Jailed Cambodian Activist’s Wife Told to Defect to Ruling Party To Free Husband


2020-11-10
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khmer-prumchantha2-111020.jpg Prum Chantha (L), wife of jailed CNRP activist Kak Komphear, is shown protesting for her husband's freedom in an undated photo.
RFA

Unidentified men harassing the wife of a jailed Cambodian political opposition figure have told her to defect to the ruling Cambodian People’s Party (CPP) to secure her husband’s freedom, sources in the country said on Tuesday.

Dressed in civilian clothes and following her on motorbikes, the five men have been hectoring Prum Chantha, wife of jailed activist Kak Komphear, to abandon her protests calling for her husband’s release, Prum Chantha told RFA’s Khmer Service.

Her husband, a member of the banned Cambodia National Rescue Party and one of at least 17 CNRP activists accused or convicted of “incitement” after making comments critical of Prime Minister Hun Sen’s leadership, had done nothing to justify his jailing, Prum Chantha said, vowing never to surrender to threats from the government.

“I told them that if I gave in, this would mean my husband was guilty of some crime,” she said. “Even in prison, he was told to write a letter of apology, and I told him that if he dared to do that I would divorce him right away, because he has not done anything wrong.”

Prum Chantha said she has appealed to local and international NGOs to monitor the campaign of harassment against her, adding that if she is ever said to suffer a traffic accident or similar event, this should be regarded as “the work of the authorities.”

On Nov. 3, Sok Bolyma—the wife of another jailed CNRP activist, and a friend of Prum Chantha’s—was struck by a motorcycle, leaving her with a badly injured leg, but Prum Chantha said they will continue to protest together every Friday until their husbands are freed from jail.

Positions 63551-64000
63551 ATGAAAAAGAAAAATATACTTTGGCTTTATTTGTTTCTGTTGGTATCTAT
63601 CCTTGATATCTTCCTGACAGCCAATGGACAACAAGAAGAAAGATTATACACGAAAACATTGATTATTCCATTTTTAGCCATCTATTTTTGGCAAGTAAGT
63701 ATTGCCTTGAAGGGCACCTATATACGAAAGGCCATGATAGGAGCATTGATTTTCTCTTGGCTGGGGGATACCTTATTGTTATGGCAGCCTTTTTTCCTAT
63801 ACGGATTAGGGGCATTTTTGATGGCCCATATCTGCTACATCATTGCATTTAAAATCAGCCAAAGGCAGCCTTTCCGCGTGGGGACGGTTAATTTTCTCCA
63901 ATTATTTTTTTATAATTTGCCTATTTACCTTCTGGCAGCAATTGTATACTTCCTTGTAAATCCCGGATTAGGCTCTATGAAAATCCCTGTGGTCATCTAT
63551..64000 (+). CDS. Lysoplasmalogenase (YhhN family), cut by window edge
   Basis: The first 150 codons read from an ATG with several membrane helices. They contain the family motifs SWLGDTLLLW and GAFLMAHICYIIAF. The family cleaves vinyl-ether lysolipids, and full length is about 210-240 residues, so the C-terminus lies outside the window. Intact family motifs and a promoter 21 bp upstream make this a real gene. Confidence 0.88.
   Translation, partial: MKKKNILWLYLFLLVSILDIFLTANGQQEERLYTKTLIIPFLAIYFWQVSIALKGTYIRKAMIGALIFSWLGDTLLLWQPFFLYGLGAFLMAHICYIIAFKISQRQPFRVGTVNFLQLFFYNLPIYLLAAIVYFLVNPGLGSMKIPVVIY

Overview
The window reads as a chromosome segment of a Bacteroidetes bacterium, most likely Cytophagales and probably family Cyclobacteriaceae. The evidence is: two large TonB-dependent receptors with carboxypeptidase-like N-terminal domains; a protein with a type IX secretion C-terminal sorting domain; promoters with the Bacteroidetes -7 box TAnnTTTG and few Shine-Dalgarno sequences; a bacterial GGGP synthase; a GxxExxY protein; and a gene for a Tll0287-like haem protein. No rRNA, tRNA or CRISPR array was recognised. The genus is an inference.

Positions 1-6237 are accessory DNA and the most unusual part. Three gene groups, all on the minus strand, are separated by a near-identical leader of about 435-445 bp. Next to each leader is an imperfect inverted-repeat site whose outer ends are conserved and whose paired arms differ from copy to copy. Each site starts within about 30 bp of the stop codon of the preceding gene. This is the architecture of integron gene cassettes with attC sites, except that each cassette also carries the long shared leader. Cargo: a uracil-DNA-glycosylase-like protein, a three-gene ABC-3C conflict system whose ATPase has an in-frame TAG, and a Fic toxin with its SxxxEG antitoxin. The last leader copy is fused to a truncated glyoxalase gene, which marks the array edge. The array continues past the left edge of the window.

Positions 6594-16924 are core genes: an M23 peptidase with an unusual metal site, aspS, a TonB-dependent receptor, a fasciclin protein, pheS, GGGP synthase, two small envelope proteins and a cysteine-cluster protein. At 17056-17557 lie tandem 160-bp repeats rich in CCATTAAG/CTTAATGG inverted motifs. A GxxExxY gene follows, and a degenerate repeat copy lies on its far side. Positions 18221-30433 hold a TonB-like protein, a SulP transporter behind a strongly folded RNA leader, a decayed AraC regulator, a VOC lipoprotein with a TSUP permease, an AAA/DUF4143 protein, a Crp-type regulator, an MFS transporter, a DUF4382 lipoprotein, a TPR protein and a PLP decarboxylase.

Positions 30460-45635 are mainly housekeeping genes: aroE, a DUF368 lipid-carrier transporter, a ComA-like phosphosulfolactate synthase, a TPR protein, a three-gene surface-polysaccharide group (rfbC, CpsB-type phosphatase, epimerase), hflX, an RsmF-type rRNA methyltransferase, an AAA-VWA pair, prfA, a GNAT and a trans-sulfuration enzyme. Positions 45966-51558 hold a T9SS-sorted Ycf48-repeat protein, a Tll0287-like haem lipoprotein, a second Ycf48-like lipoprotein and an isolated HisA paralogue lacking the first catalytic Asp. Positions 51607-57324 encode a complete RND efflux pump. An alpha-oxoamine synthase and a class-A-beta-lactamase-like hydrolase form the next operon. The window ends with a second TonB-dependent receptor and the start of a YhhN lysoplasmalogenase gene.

“I am using my rights. I am a Cambodian. I am not afraid,” she said.

Asked for comment on Prum Chantha’s allegations on Nov. 10, Phnom Penh governor Khuong Sreng hung up the phone, but government spokesman Phay Siphan told RFA that he was unconcerned over charges made by the wife of an opposition activist.

“If she thinks someone has violated her rights, she should file a petition with the courts or ask other organizations to get justice for her. I don’t know whether these accusations are true or false,” he said.

'Political persecution'

Soeung Senkaruna, spokesman for the Cambodian rights group ADHOC, said that it is illegal to force people to defect from one political party to another, adding that Prum Chantha is being persecuted because of her campaign to win her husband’s freedom.

“We have noticed that activists who are forced to sign agreements to stop protesting or to defect [to the CPP] are never arrested or charged, so we can clearly see that the arrests and indictments or other forms of persecution of opposition activists are purely politically motivated,” he said.

Prum Chantha’s husband Kak Komphear was arrested on May 31 on charges of conspiracy to incite soldiers to disobey their orders and of incitement to commit other crimes, and has been in Prey Sar Prison for the last five months.

Her 15-year-old son Kak Sovanchhay was also detained by Phnom Penh authorities for two days after claiming he had been physically assaulted during questioning in early October.

Cambodia’s Supreme Court dissolved the CNRP in November 2017, two months after the arrest of its leader Kem Sokha for his role in an alleged scheme to topple the government of Hun Sen. The ban, along with a wider crackdown on NGOs and the independent media, paved the way for Hun Sen’s ruling CPP to win all 125 seats in the country’s 2018 general election.

Around 20 CNRP activists and officials have been physically assaulted since early 2020, mostly by motorbike-riding attackers targeting their heads. Assailants have used batons and bricks, and also their own vehicles, against victims. None of the perpetrators have been arrested.

Reported by RFA’s Khmer Service. Translated by Nadine Pea. Written in English by Richard Finney.

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